by Elizabeth Johnston
Don’t be afraid of the press line, “I AM I is an exploration into the duality of the modern man.” Mike Czuba’s play appearing now at the Wildside Theatre Festival is not nearly as cerebral as you might think. At the heart of it, I AM I is about a guy trying to get a girl. One side of him wants to jump her bones and the other wants to take it slow, to get to know her first.
A Woody Allenesque comedy, the actors deliver their well-written lines with passion and believability. Man 1, the sensitive one played by Canadian Idol contestant George Bekiaris is a perfect foil for lusty Man 2, played by Tristan D. Lalla, a recipient of numerous awards for acting excellence. While Man 1 and Man 2 wrestle over their object of desire, Tamara Brown’s character, Sonya, struggles to make sense of the Jekyll and Hide personality of a guy she’s sort of interested in. Having just come out of a “difficult relationship,” she’s not sure whether she just wants an ear or a grope in the dark. Her indecision makes it that much harder for Man 1 and Man 2 to come together, and Tai Timbers’ live electric guitar “sound track” just underscores their existential angst.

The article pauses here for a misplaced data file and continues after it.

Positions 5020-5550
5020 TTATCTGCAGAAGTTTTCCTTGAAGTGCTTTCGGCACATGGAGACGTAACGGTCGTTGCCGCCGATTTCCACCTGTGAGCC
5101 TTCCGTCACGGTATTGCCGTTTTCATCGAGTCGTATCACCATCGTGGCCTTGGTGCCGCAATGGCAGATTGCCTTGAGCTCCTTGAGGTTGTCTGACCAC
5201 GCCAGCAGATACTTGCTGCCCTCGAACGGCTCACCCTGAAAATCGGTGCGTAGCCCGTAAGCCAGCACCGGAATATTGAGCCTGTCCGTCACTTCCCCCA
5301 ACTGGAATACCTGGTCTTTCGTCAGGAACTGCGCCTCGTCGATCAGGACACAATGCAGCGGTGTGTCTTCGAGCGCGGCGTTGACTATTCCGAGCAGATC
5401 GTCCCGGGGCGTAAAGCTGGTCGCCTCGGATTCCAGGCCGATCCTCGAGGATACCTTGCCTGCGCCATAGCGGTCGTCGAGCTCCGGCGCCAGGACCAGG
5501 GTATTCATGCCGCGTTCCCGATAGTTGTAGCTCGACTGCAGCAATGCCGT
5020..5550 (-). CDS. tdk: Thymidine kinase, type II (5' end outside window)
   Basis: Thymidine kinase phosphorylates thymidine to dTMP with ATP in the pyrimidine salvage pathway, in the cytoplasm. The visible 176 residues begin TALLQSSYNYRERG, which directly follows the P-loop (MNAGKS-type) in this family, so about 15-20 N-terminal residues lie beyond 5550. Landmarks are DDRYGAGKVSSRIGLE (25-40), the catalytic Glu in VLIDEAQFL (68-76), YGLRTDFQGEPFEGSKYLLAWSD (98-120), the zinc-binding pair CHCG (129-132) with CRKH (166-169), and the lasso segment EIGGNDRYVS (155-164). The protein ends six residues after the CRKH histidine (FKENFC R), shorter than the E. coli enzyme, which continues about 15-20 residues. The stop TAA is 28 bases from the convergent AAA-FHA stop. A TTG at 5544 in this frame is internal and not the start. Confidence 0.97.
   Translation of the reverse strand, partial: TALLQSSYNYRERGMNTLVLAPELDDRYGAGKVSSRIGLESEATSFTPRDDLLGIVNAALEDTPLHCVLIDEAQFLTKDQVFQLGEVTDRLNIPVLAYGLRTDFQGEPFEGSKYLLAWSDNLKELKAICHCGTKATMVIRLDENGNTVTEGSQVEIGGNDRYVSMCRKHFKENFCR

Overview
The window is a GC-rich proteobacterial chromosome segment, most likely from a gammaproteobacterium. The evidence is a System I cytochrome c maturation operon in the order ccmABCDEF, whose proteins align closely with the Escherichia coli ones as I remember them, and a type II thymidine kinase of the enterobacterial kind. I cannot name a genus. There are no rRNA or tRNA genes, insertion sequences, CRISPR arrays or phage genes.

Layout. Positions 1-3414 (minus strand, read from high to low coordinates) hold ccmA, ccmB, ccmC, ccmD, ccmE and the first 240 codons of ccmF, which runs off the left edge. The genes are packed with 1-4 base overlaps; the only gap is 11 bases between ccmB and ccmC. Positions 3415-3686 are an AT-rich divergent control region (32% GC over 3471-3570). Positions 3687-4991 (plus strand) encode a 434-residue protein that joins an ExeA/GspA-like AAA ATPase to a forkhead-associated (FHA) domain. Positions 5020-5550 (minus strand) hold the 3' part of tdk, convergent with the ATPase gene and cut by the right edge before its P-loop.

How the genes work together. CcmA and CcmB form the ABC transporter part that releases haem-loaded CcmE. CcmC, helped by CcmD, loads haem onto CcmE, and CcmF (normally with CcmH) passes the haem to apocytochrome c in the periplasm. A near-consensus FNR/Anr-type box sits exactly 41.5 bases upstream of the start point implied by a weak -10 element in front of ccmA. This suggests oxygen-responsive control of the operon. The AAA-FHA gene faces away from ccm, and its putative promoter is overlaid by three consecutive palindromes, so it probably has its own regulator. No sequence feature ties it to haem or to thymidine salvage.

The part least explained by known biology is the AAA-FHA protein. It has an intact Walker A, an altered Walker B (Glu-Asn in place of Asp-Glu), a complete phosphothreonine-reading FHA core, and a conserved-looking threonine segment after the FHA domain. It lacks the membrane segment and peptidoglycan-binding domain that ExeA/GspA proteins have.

Writer Czuba has his characters allude to Shakespeare and experiment with the fourth wall to include the audience in the drama. This seems to elevate I AM I beyond the baser concerns of life and demonstrate the universality of the play’s themes. Yet, for all its cleverness, the underlying assumption in the play appears to be that women have it more together than men. Sonya accepts her carnal desires, which speaks volumes for her sexual emancipation. The men, on the other hand, seem to have a long way to go, baby.
I am I is at Wildside.